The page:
How rats are killing our coral reefs

September 21, 2018 by Karl Gruber, Particle
How rats are killing our coral reefs
Credit: Bernard Dupont, Wikimedia Commons

It's an invasion of rats! Some remote islands are crawling with these rodents, and even the coral reefs are suffering from it.

Rats eat pretty much anything, and that's a problem for .

On islands, feed on lots of things, including , chicks and even adult birds. Now, a new study by researchers from UWA, Lancaster University, ARC Centre of Excellence for Coral Reef Studies and Dalhousie University found that the rats' appetite for birds spells serious trouble for surrounding coral reefs.

But wait, what do rats' dining habits have to do with coral reefs? To answer this question, the researchers studied a group of remote tropical islands in the central Indian Ocean called the Chagos Islands. Some of these islands were inhabited in the 1800s but not any more, except for , a legacy from their past human occupation.

Back in 2015, researchers compared islands infested with rats with islands where no human or rat had ever set foot or claw. They found clear evidence that rats were bad news for other island life.

The rat, the bird and the reef

"At Chagos, rats have decimated native bird populations by feeding on eggs and chicks and preventing nesting on some islands, but on islands where there are no rats, there are huge numbers of seabirds," says Shaun Wilson, co-author of the new study and researcher at the Department of Biodiversity, Conservation and Attractions.

There are more fish in the waters near islands with no rats. Some species, such as the parrotfish, help maintain healthy coral ecosystems. Credit: DAILY MAIL

It turns out that rats feasting on birds sets off a devastating chain of events. When there are fewer birds around, there is less poop on the soil, which means less nitrogen and other nutrients available on the islands. Some of these nutrients also leach out of the island soils into the sea, where they benefit marine organisms, like macroalgae, filter-feeding sponges, turf algae and .

"The bird droppings nourish island soils and can be detected in coastal plants. We found that nutrients from bird droppings can also be found in seaweed, sponges and fish on reefs that are adjacent to islands where there are no rats and high bird numbers," Shaun says.

Researchers also found that there are more fish in the waters near islands where there were no rats and lots of birds. Fish have an important job keeping coral reefs healthy and helping them recover from disturbances. For example, some fish eat seaweeds, removing them from the reef and creating space for corals to grow. Others, like parrotfish, remove both seaweed and a chunk of hard when they feed. This provides a nice clean surface for new corals to settle.

So, fewer rats means more birds, more birds means more fish and more fish means healthier reefs.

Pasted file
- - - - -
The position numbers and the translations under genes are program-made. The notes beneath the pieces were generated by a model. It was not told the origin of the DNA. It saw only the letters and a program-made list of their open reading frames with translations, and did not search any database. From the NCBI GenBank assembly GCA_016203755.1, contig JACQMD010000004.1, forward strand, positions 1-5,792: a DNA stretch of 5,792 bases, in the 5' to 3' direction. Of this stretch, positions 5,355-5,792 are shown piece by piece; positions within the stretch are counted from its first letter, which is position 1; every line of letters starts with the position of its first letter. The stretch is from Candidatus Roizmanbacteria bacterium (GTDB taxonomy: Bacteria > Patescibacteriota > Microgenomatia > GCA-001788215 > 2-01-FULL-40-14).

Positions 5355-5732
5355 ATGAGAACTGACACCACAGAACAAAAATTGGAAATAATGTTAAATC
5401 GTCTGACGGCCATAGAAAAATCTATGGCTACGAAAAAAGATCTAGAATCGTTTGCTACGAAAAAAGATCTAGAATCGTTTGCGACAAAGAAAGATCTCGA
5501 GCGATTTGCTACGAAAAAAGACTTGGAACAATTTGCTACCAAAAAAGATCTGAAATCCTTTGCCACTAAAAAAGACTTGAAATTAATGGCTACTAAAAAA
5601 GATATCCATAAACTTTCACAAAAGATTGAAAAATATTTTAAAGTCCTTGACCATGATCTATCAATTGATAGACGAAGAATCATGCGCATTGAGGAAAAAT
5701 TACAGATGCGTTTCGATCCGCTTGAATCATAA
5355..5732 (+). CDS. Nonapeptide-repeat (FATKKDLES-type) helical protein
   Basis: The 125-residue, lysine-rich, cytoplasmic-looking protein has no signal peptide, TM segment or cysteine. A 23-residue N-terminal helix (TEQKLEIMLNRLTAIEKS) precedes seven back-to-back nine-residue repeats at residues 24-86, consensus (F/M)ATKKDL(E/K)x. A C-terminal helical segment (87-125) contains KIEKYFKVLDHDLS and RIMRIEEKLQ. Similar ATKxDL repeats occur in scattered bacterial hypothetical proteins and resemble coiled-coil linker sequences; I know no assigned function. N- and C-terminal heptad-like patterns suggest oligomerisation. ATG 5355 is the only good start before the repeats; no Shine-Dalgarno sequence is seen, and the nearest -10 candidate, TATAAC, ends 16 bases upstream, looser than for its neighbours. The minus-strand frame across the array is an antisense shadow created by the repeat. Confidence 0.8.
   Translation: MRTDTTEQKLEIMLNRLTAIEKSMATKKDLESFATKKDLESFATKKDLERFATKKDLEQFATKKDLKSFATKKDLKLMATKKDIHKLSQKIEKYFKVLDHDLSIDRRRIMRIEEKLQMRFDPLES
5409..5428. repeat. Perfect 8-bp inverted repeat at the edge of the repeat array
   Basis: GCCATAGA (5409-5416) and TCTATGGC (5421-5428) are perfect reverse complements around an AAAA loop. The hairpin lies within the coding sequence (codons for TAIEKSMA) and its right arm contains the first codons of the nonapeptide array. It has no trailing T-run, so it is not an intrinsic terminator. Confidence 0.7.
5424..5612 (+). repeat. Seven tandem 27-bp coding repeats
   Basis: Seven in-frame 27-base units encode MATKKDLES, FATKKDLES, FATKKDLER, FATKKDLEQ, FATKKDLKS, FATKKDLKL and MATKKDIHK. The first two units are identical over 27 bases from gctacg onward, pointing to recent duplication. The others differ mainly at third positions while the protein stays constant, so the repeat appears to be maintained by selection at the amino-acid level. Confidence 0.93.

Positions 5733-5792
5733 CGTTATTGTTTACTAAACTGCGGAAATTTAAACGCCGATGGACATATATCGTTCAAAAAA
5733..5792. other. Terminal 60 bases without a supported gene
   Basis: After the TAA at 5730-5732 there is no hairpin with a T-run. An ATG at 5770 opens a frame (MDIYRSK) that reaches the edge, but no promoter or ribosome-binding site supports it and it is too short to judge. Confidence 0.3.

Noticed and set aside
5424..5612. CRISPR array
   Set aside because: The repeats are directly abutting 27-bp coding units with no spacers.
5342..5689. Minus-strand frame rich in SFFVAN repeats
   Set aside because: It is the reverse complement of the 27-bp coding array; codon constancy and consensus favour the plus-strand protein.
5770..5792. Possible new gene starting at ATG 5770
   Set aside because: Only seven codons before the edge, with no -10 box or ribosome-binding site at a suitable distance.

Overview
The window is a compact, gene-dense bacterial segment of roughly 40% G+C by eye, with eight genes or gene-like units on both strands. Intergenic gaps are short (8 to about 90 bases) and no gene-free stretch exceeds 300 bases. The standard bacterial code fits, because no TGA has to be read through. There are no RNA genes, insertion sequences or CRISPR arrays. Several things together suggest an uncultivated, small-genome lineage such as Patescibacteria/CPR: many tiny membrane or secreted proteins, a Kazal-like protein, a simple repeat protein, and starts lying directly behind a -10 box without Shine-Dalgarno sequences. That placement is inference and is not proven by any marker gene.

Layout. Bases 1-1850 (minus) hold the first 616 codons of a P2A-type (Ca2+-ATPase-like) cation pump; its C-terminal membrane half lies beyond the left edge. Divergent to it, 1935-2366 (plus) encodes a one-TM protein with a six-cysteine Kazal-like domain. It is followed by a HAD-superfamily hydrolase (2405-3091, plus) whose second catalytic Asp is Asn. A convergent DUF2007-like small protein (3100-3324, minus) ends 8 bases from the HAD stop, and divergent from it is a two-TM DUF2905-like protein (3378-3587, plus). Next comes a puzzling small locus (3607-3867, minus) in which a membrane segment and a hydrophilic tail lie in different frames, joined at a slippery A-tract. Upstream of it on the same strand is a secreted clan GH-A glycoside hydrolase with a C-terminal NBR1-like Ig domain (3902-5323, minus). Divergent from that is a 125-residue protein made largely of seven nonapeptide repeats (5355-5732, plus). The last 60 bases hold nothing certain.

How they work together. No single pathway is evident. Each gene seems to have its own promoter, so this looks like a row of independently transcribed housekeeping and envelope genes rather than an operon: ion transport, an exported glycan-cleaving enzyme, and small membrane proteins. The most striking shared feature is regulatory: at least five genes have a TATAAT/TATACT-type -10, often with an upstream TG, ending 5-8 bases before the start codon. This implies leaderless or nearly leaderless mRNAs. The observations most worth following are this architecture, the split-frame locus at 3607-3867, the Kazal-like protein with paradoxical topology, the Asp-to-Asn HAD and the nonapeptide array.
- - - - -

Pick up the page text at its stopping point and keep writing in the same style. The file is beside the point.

How rats are killing our coral reefs
Islands without invasive black rats are lively with plant & bird life. Credit: U.S. Fish & Wildlife Service – Pacific Regions
Plans for the future: "kill them all"

The findings of this new study provide convincing evidence that rats are not only a pest for us humans but also for , fish and coral reefs.

"Our research highlights that introduced pests, like rats, can have a detrimental effect on both the terrestrial and marine environment and may compromise the health of coral reefs, which are already threatened by global warming," says Shaun.

"Hence the need to eradicate rats from islands. This has been done successfully in a number of places around the globe and could be extended to in the Chagos Archipelago," he adds.

We know the rats need to go, and we hope their days of feasting on bird eggs are numbered. But it's up to authorities to take action. The Chagos Islands are part of the British Indian Ocean Territory, and according to Shaun, there are ongoing efforts to get these rats off the map.

Explore further: Eradicate rats to bolster coral reefs

Related Stories

Eradicate rats to bolster coral reefs

July 11, 2018

Rat control should be considered an urgent conservation priority on many remote tropical islands to protect vulnerable coral reefs, according to an international team of scientists.

Care about coral reefs? Protect the 'lawnmowers'

May 20, 2016

Coral reefs provide protection for islands, billions of dollars in economic value, and a dazzling array of biodiversity. Keeping reefs healthy is an important job, and one particular group of herbivorous fish and invertebrates ...

Recommended for you

Study shows city rats eat better than country rats

October 17, 2018

A pair of researchers, one with Trent University in Canada, the other the University of Manchester in the U.K. has found evidence that rats living in cities have a much richer diet than rats living in the country. In their ...

A curious branch of plankton evolution

October 17, 2018

Planktonic foraminifera (forams) - tiny, shelled organisms that float in the sea—left behind one of the most complete fossil records of evolutionary history in deep sea deposits. Consequently, evolutionists have a relatively ...

1 comment

Adjust slider to filter visible comments by rank

Display comments: newest first

Whydening Gyre
not rated yet Sep 21, 2018
I like that -
"Plans for the future: "kill them all".
Don't rats play any positive role in ecosystems?

Please sign in to add a comment. Registration is free, and takes less than a minute. Read more

Click here to reset your password.
Sign in to get notified via email when new comments are made.